How long does completion take?
In most cases, completion on a house sale should just be a formality. The main business of the sale will have been done at the exchange stage when a 10 per cent deposit is paid and contracts are exchanged.
An Exchange of Contract means all parties are now legally bound to the agreement to move and any timescale given for the completion date is really ‘breathing space’ for all parties to get the finer details in order – such as arranging removals, taking final meter readings, arranging insurance, broadband connectivity and of course, packing.
The actual act of completion is relatively straightforward and requires THREE things to happen:
- The buyer’s solicitor receives the mortgage from the mortgage lender.
- The buyer’s solicitor sends the monies to the seller.
- The seller releases the keys.
Because of the relative simplicity of completion, it can technically be done in a day and for some parties even on the same day as exchange of contracts. But a simultaneous exchange and completion can be very stressful as funds can be delayed or parties can still decide to pull out up to point of exchange. Allowing one to two weeks is the most preferred period for completion as it gives both parties peace of mind that the deal is sealed and time to start planning the move to their new home.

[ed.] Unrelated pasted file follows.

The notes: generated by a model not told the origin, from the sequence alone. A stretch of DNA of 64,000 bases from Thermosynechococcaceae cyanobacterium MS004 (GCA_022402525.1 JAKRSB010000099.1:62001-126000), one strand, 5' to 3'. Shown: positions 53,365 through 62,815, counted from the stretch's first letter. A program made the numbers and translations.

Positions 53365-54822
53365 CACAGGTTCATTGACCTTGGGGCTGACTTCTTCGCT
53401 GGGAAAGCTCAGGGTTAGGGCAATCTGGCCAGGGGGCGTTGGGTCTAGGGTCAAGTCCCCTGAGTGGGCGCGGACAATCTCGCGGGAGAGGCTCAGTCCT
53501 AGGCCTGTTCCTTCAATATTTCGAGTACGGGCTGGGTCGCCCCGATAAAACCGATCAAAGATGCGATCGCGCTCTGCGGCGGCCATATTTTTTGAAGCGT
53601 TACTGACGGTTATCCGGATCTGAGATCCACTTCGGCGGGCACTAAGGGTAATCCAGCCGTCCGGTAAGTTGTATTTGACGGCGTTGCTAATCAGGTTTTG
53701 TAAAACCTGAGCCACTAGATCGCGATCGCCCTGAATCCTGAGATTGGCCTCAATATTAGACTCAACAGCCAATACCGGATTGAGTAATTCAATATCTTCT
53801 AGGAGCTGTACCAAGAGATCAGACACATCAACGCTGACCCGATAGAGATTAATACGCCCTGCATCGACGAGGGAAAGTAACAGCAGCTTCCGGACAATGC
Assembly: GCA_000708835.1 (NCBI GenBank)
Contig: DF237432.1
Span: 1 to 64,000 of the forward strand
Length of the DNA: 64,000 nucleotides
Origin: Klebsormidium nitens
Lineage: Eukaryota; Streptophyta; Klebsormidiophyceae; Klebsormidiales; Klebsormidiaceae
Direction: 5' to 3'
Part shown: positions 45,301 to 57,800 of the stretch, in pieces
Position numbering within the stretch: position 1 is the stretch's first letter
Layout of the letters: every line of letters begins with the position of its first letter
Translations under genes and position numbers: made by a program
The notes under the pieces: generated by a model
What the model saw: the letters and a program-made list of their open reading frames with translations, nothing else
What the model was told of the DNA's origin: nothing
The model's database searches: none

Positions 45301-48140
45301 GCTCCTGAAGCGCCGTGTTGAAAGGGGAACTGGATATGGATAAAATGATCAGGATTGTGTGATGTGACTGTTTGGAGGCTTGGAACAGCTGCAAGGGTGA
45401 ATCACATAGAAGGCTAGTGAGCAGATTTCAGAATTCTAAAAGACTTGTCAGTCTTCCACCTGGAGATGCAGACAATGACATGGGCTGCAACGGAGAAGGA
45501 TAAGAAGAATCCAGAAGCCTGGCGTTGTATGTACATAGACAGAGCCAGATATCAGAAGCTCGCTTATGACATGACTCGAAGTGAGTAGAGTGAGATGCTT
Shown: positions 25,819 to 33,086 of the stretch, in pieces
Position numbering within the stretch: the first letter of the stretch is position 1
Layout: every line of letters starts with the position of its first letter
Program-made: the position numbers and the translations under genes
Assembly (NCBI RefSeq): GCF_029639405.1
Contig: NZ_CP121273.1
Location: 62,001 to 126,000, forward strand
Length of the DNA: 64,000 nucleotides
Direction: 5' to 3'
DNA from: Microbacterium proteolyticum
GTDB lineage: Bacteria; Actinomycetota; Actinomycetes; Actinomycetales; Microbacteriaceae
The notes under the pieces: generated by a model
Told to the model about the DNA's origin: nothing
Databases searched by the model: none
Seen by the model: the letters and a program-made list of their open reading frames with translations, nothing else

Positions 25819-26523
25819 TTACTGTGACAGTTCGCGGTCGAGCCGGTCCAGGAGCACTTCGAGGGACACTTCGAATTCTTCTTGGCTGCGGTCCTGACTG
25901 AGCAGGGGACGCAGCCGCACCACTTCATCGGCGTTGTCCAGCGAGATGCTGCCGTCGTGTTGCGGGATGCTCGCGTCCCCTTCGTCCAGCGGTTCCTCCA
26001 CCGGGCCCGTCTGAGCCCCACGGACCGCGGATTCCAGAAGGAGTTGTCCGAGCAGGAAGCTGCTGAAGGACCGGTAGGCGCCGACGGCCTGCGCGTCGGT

Marcus Simpson of Sam Conveyancing says the length of completion depends on individual circumstances. “When you exchange contracts, you have a number of options on completion depending on your own circumstances. Some parties, who are in an incredible hurry and want to snap up a property fast, can complete simultaneously on the same day. Others might be tied to a notice period on a rental property and want completion to take place in three months time.”
Once the completion date is set, issues can arise for unforeseen reasons such as monies fail, or the mortgage offer expires – but it is very rare because the penalties are so very high. Marcus explains, “If completion fails, the party in breach will be served with notice and charged the Law Society rate of interest, plus the party in breach will also lose their 10 per cent deposit which can be costly.”
Depending on where you are in the chain, and how on the ball your solicitor is, many first time buyers can expect to pick up their keys between 9-11am with second, third or fourth buyers further down the chain collecting their keys between by lunchtime.